Children who participate in sports have better mental health
The Sector > Research > Children who participate in sports early have better long-term mental health

Children who participate in sports early have better long-term mental health

by Freya Lucas

September 08, 2023

A new study from the University of Queensland has found that children who regularly participate in sports from a young age will have better long term mental health. 


Led by Associate Professor Asad Khan from UQ’s School of Health and Rehabilitation Sciences, the study analysed the data of more than 4,200 Australian children over an eight-year period gathered as part of the Longitudinal Study of Australian Children.


“Consistent participation in sports from childhood is associated with better mental wellbeing amongst adolescents,” Dr Khan said.


“Our research looked at the benefits of team sports such as football, cricket, or netball, and individual sports like karate, tennis, or gymnastics.”


“We found there was a positive impact on mental health regardless of the type of sport, however children who played in a team experienced greater benefit.”


This, he believes, is likely due to the social aspects of team sport, such as being surrounded by supportive peers, opportunities to form friendships, and working towards a collaborative goal.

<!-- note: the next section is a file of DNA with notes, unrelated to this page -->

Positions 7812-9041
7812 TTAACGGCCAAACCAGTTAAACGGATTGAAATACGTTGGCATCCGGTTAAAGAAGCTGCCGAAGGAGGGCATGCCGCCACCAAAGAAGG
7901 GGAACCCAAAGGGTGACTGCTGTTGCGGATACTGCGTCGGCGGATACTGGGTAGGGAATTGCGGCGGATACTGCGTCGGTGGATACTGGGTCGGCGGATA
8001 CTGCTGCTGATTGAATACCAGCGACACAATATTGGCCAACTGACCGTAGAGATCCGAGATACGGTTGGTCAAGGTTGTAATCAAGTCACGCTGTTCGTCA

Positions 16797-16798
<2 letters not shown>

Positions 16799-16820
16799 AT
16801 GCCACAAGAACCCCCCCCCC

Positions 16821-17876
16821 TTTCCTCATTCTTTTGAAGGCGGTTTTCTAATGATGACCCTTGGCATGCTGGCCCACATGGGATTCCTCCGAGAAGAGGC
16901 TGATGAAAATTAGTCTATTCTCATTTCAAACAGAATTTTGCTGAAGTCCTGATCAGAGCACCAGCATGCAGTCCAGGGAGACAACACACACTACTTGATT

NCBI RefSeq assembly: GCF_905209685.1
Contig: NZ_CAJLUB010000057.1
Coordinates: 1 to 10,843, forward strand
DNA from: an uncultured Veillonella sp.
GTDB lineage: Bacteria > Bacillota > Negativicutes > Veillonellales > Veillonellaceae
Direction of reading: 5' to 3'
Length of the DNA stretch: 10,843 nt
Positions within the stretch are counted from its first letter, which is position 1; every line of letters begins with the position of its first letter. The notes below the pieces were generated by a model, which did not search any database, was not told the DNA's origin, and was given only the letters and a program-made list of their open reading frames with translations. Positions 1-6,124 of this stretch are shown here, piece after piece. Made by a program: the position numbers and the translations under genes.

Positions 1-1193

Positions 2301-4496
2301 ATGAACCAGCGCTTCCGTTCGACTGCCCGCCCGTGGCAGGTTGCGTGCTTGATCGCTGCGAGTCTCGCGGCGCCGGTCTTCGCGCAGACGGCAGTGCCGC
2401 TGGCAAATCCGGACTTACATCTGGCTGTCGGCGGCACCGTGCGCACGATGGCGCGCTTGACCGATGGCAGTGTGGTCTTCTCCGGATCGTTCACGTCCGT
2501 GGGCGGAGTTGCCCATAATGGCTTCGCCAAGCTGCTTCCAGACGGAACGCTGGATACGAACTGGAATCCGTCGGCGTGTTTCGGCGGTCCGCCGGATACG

According to the Australian Institute of Health and Welfare, around 14 per cent of children aged between four and 11 years experience a mental disorder in Australia, with boys commonly more affected than girls.


The research found children who internalise their emotions and have difficulties socialising with their peers greatly benefit from playing sport in a team setting.


“We found that boys who played team sports experienced fewer psychosocial difficulties and better health-related quality-of-life, while the benefits of team sport participation was lower among girls,” Dr Khan explained. 


“At ages six and seven, around 59 per cent of boys participated in team sports, compared to only 26 per cent of girls,” he added, calling for more to be done to attract girls to playing sport.


Some possible explanations for their absence in team sports include a lack of self-belief and confidence in sporting ability, or the common stereotype of team sports being a male-dominant activity.


“It could also be due to a lack of opportunity for girls to participate in team sports, or a lack of diversity of sports offered in schools and co-curricular programs,” Dr Khan added.


Researchers hope their work will inform strategies to promote children’s sports participation and further investigation into why young girls are less likely to participate in team sports.


The research is published in the Journal of Adolescent Health.

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